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The File on Thelma Jordon

The File on Thelma Jordon(1950)

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teaser The File on Thelma Jordon (1950)

The File on Thelma Jordon (1950) was the final film noir of German migr director Robert Siodmak, who had made his first noir, the richly atmospheric Phantom Lady (1944), on a shoestring and gone on to make such notable noirs as The Killers (1946), The Dark Mirror (1946), and Criss Cross (1949). The File on Thelma Jordon marked the only time Siodmak worked with legendary femme fatale Barbara Stanwyck, in a role that has been described as a more complex version of her Phyllis Dietrichson in Double Indemnity (1944).

As Thelma, Stanwyck complicates the life of an Assistant District Attorney (Wendell Corey) when she comes to his office late one night to complain about attempted break-ins at the home of her rich aunt. He's in a troubled marriage, and soon the two are having an affair and he's helping her cover up a murder. But unlike the more straightforwardly evil Phyllis Dietrichson, Thelma's motivations and emotions are harder to read. Does she love the hapless D.A., is she using him, or a little of both? Stanwyck, as usual, delivers an intense performance as a woman with a past who is more conflicted than wicked, and for whom it may be too late to change.

Producer Hal Wallis, who had made The Strange Love of Martha Ivers (1946) and Sorry, Wrong Number (1948) with Stanwyck at Paramount, wanted to make another thriller with Stanwyck, and commissioned an original story by Marty Holland, from which Ketti Frings wrote the screenplay for The File on Thelma Jordon. The film was intended for director Otto Preminger who had previously scored a huge hit with Laura (1944) in the same genre, and Stanwyck agreed to the project. It would have been her first film with Preminger. But he turned out to be unavailable, so Siodmak took over. Siodmak and Stanwyck apparently either didn't have much rapport, or she didn't need much help by this point. For whatever reason, they didn't really communicate. As Siodmak later recalled, "Barbara always had the character worked out. Before we started shooting she would be sitting in her chair, her eyes closed and her concentration on the scene she was to play," ignoring the hair and makeup people who fussed over her. "One day, before a very difficult scene, I tried to give her some last minute advice. That was the only time she showed any temper. She brushed me impatiently aside. I didn't mind, for I was sure she knew what she wanted to do," he added without rancor.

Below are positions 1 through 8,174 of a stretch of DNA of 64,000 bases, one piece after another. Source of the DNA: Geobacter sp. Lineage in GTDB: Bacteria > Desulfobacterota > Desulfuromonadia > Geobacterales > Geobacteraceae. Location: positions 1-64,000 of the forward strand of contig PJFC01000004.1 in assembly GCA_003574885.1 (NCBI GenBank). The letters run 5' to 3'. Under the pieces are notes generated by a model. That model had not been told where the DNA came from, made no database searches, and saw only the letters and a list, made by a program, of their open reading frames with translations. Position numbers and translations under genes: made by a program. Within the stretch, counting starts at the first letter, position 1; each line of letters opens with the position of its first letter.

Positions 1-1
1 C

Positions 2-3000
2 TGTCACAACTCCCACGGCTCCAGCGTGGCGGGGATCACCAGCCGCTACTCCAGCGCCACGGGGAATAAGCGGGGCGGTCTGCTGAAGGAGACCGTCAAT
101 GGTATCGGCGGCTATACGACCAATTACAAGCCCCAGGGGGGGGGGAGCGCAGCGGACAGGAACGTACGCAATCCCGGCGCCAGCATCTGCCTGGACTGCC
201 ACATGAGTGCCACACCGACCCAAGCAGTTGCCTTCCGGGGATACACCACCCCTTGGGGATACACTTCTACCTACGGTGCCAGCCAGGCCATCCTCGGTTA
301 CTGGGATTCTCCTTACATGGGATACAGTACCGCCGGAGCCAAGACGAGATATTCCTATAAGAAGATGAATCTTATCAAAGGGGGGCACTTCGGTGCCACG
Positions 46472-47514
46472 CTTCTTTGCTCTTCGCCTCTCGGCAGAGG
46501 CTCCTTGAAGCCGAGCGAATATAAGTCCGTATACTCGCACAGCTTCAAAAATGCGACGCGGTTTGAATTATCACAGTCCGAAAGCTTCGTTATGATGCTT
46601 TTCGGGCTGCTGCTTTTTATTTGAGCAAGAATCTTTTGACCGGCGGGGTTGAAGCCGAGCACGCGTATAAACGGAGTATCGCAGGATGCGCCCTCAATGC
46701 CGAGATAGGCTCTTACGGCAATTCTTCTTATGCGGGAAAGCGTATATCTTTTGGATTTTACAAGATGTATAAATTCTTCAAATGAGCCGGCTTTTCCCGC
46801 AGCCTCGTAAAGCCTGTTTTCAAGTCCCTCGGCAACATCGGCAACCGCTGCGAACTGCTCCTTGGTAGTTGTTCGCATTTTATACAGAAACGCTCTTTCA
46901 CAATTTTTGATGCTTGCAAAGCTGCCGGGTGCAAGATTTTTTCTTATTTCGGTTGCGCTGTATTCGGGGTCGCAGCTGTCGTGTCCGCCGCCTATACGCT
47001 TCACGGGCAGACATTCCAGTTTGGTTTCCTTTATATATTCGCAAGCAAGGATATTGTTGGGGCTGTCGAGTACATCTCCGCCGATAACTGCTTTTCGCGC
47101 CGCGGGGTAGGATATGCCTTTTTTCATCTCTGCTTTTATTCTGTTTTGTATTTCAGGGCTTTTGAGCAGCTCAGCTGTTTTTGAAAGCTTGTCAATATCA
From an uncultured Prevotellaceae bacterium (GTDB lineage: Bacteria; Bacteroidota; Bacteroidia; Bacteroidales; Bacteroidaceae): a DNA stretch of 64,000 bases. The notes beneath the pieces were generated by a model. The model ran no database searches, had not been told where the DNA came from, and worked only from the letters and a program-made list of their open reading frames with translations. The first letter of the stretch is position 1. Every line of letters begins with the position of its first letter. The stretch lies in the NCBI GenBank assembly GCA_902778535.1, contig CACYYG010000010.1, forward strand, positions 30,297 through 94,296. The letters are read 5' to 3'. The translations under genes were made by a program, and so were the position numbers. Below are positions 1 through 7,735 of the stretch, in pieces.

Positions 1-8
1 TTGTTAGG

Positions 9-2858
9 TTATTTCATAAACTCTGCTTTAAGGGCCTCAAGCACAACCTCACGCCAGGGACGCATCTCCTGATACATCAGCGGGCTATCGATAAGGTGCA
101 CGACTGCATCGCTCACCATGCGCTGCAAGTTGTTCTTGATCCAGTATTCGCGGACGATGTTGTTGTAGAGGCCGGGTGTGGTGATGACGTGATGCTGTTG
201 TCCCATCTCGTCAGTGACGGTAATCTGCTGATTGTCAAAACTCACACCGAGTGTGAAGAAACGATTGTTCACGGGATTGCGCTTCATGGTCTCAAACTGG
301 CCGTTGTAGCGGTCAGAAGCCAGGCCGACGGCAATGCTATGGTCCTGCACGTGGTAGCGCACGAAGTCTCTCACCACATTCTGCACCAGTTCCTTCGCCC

Strong performances by Stanwyck, Corey, and an excellent supporting cast, along with Siodmak's stylish staging, George Barnes' shadowy, low-key lighting, and Victor Young's dramatic score more than compensated for the film's uneven pace. Particularly effective is the staging of Stanwyck's long walk from the jail through the street to the courthouse. Little seen today, The File on Thelma Jordon is a worthy addition to the noir canon of Siodmak and Stanwyck. Within a few years, Siodmak returned to Europe, and ended his film career in Germany in 1969. He died in 1973. Stanwyck would go on to make several more noirs (Clash by Night [1952], Jeopardy [1953], Crime of Passion [1957]), and worked in films and television until the mid-1980s. She died in 1990.

Director: Robert Siodmak
Producer: Hal B. Wallis
Screenplay: Ketti Frings, based on a story by Marty Holland
Cinematography: George Barnes
Editor: Warren Low
Costume Design: Edith Head
Art Direction: Hans Dreier, Earl Hedrick
Music: Victor Young
Cast: Barbara Stanwyck (Thelma Jordon), Wendell Corey (Cleve Marshall), Paul Kelly (Miles Scott), Joan Tetzel (Pamela Marshall), Stanley Ridges (Kingsley Willis), Richard Rober (Tony Laredo), Minor Watson (Judge Calvin Blackwell), Barry Kelley (District Attorney Pierce), Laura Elliot (Dolly), Gertrude Hoffman (Aunt Vera Edwards).
BW-100m.

by Margarita Landazuri

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